How is the stress response able to change how a virus attacks the immune system?  First of all, stressful events may increase progression of AIDS by taxing an already weakened immune system.  Secondly, stress can reduce compliance with the often-complex antiviral regimens that have been successful in recent years in keeping the disease in check.  Lastly, the fight-or-flight response directly impairs the immune system’s ability to respond.

 The link between stress and cancer is less clear than for these diseases, but still suggestive.  Part of the issue is that cancer is not one disease but many, with different causes affecting different tissues.  Despite this confusing situation, however, it is clear that stress mechanisms negatively impact cancer through affecting antiviral defenses, DNA repair, and cellular aging.  During the fight-or-flight response, these physiological processes are, like digestion, not immediately necessary and therefore downgraded.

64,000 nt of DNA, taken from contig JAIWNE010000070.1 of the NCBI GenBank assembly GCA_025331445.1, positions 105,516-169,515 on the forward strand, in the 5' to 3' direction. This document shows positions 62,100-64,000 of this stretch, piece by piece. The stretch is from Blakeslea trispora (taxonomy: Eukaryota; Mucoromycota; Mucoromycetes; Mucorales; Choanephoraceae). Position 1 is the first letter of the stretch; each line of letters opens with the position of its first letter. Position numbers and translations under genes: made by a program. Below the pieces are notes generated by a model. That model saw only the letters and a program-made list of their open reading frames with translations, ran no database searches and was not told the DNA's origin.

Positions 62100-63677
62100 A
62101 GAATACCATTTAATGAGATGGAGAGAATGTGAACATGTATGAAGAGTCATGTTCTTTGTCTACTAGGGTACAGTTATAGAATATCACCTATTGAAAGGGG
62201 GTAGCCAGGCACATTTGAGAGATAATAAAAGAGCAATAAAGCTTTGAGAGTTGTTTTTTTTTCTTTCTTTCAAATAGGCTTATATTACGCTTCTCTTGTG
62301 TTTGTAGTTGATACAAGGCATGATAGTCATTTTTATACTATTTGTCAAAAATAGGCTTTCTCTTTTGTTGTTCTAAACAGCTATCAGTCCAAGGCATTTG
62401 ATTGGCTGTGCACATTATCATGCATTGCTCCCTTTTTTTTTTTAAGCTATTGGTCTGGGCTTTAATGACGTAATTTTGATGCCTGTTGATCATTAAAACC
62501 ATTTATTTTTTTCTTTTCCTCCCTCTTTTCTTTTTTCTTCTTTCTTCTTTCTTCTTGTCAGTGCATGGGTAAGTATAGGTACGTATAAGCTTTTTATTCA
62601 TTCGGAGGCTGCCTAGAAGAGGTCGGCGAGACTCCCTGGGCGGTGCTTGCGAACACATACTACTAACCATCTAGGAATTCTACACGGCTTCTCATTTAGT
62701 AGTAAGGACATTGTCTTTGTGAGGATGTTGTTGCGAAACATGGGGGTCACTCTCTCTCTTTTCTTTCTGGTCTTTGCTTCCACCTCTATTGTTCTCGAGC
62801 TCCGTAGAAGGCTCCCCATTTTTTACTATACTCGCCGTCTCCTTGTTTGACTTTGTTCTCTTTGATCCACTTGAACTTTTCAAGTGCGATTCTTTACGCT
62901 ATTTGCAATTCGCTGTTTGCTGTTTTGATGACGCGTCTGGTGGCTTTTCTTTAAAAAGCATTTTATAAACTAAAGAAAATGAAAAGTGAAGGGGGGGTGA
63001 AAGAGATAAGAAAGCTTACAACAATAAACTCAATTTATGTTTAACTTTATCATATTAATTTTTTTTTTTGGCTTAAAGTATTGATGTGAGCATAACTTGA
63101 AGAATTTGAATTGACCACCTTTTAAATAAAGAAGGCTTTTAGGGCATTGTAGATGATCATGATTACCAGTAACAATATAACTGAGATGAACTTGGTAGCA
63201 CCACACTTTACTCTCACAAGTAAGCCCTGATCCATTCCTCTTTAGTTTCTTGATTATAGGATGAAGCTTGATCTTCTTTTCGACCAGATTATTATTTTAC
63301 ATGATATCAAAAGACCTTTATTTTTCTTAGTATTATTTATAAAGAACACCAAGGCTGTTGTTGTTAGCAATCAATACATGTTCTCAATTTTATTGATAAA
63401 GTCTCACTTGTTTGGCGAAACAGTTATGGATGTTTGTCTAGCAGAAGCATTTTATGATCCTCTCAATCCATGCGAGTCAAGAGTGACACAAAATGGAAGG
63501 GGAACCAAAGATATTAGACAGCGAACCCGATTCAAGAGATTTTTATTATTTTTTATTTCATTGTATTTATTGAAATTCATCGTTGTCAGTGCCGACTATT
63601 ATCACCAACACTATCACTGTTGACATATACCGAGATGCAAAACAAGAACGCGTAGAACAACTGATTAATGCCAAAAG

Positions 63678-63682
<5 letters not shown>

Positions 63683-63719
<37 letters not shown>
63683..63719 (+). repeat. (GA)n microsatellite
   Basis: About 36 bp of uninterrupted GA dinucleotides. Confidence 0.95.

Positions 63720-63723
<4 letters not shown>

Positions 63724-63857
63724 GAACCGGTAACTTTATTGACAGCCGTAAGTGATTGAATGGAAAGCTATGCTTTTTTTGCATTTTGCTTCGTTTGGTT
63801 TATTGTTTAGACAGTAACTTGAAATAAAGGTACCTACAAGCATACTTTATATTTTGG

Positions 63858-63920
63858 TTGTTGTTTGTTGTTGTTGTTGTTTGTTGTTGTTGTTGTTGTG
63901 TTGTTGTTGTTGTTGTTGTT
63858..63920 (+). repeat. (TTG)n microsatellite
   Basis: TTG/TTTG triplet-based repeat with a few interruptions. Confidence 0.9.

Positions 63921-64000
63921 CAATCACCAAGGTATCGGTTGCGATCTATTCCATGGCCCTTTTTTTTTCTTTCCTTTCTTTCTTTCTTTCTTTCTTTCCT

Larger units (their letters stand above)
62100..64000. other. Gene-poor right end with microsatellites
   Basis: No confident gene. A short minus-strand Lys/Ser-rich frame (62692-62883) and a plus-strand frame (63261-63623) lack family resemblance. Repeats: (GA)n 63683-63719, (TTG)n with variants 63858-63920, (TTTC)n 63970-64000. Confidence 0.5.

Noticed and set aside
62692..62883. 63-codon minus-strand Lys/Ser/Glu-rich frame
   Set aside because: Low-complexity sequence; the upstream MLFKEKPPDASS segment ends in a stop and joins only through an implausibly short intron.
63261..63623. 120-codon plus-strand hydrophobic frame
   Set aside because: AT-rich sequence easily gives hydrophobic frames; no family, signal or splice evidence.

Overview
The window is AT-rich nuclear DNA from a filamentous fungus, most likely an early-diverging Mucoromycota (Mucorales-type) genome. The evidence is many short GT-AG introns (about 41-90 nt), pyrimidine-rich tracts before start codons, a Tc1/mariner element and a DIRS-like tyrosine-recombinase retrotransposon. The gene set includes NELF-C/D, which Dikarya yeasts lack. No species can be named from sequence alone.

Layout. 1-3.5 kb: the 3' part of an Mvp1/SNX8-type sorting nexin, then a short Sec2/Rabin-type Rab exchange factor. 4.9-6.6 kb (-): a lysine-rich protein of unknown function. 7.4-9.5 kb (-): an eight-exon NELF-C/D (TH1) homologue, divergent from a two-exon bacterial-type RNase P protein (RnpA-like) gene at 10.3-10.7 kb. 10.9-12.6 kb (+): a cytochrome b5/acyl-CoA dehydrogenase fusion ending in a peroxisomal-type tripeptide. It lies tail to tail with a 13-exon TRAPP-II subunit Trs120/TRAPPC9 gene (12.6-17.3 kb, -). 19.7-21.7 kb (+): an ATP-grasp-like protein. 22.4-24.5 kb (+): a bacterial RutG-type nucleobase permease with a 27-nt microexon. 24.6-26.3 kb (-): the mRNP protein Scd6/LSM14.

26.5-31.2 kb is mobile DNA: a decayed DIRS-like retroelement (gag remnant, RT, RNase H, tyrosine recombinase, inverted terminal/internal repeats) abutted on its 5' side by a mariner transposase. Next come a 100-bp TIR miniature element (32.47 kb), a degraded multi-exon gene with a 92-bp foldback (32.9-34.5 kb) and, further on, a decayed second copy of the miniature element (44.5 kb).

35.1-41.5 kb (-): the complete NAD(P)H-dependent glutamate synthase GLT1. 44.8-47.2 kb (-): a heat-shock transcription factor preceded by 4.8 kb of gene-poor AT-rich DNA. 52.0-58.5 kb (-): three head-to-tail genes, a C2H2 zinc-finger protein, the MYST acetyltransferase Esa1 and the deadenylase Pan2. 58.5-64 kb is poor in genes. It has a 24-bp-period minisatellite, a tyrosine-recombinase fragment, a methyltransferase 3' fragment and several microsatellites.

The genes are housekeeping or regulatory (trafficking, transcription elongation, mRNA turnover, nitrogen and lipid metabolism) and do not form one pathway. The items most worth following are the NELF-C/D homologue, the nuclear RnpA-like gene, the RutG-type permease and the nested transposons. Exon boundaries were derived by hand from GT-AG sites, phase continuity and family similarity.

Stress can also cause us to age prematurely.  Most of us have seen the effects of stress on someone’s physical appearance.  Telomeres are part of our chromosomes that protect the genetic material as the cells divide.  Telomeres are longer when we are young and progressively shorten as we age, with each cell division.  At any given age, the length of our telomeres is the most accurate measure of our biological age.  A study reported in the National Academy of Sciences found that women with the highest levels of perceived stress had telomere shortening consistent with an additional decade of aging.  Whew!

 Triggering the fight-or-flight reaction, of course, requires us to perceive danger in some form.  Perception is a combination of what you know and the signals received from your senses.  Where one person perceives a harmless garter snake, another person may perceive a threatening serpent.  Most of us have some irrational fear.  So the conditions that provoke the fight-or-flight response are not universal, but instead are particular to each individual.  This also implies, of course, that perception can be changed to reduce our susceptibility to having the fight-or-flight reaction triggered.